New tech = New lit: Deconstructing the sms-ay

27 07 2009

First week of university down. It looks like they might actually try to teach me something.

One of the units I’m taking is Multiliteracy in Middle Years. It involves identify and using different text types (in the classroom), and identify and also teaching your students which grammar is suited to the textual style. To explain the latter, the lecturer gave us this example – it’s the first few lines of what a 13 year old UK student submitted when asked to write an essay about what they did last holidays:

My smmr hols wr CWOT B4, we usd 2go2 NY 2C my bro, his GF & thr 3 :- kds FTF. ILNY. it’s a gr8 plc.

Anyone … ? I think she* visited Kuwait or something.

Some of you are probably smacking your heads in disbelief at that little effort. Grammar Nazis are possibly having fits. It is not even consistent, the writer ignored quite a few punctuation points and vowels, but then decides that an apostrophe for “it’s a gr8 place” is deserved (correctly).

What should a teacher do when confronted with this?

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Today is special

20 07 2009

Today was the first day of classes for my Graduate Diploma.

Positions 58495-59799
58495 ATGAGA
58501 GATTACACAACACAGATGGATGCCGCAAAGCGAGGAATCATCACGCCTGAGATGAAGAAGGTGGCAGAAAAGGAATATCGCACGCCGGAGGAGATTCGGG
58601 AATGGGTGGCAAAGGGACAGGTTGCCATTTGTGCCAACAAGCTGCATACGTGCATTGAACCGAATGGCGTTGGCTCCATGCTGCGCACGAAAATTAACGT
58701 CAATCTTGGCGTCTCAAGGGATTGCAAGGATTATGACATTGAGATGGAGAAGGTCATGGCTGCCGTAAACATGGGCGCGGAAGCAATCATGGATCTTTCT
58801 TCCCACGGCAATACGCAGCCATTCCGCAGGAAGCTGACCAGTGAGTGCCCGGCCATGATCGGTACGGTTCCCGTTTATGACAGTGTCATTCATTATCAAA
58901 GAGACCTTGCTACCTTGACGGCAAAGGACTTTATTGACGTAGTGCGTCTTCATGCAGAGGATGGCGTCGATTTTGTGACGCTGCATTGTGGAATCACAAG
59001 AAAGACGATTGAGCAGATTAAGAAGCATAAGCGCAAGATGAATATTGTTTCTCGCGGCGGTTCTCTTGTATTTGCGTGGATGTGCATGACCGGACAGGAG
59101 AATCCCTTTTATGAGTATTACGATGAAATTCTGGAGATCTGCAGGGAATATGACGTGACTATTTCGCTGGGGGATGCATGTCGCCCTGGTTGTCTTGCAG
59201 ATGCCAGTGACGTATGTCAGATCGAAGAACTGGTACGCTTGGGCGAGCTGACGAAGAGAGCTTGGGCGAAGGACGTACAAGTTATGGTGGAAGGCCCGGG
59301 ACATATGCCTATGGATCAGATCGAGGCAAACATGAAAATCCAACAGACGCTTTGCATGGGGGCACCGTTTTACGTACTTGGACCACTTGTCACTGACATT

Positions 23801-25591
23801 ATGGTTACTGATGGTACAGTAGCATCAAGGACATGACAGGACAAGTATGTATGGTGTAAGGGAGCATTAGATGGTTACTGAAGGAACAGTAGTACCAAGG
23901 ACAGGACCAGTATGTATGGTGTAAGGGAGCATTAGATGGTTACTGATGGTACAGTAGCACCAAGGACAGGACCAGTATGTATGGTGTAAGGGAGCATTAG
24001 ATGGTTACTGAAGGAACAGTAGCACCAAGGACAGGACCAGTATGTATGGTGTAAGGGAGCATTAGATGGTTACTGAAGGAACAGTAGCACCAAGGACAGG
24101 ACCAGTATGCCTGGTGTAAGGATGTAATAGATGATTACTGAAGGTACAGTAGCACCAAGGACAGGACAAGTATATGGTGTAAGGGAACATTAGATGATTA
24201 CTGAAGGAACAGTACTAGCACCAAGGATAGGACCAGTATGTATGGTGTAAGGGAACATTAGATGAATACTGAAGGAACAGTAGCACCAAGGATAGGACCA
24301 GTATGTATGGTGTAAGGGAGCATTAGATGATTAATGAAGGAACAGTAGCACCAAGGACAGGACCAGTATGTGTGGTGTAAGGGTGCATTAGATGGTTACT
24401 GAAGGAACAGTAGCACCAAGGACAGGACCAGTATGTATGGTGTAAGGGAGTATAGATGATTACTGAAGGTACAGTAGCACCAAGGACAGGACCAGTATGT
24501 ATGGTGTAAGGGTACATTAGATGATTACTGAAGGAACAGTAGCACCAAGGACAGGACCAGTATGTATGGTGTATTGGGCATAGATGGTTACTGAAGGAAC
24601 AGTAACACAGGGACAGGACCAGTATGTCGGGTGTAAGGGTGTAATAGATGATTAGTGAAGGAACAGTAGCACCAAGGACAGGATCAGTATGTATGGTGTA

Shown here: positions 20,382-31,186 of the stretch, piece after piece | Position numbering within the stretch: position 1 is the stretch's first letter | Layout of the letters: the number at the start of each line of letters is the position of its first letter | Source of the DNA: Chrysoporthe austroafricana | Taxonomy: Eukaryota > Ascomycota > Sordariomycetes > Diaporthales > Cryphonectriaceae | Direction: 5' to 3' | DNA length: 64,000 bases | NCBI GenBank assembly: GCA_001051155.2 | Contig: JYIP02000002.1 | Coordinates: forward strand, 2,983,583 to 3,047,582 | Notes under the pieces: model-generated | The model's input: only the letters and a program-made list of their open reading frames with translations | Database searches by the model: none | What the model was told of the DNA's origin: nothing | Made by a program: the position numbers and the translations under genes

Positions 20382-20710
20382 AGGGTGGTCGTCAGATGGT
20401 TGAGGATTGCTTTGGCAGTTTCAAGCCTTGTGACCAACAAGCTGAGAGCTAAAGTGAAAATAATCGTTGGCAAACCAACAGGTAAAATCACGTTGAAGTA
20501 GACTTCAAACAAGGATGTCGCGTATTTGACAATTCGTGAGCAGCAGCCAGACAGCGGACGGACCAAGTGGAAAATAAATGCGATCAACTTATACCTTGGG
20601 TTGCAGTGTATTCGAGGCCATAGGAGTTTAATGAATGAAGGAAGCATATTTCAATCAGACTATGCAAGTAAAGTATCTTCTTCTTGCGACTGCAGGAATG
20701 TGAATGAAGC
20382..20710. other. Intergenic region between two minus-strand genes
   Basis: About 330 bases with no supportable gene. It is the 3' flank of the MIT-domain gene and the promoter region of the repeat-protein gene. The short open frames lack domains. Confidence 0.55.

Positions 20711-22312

It only consisted of a lecture and tutorial for our field studies unit – but for some reason QUT has two hour lectures. Not that I am complaining or anything. At least one good thing you can expect from the education faculty is that the lecturers know how to teach.

Today was included some discussion on teaching/learning, as well as what exactly this “Middle Years” thing that I signed up for was actually about. There was also fruitful discussion on creating and developing our personal teaching philosophy – which in addition to our performance on pracs will form a major part of our assessment for this unit. In reflection, perhaps I should work towards obtaining the required texts for classes, they may actually be useful (then again everything does seem to be downloadable from the Blackboard site).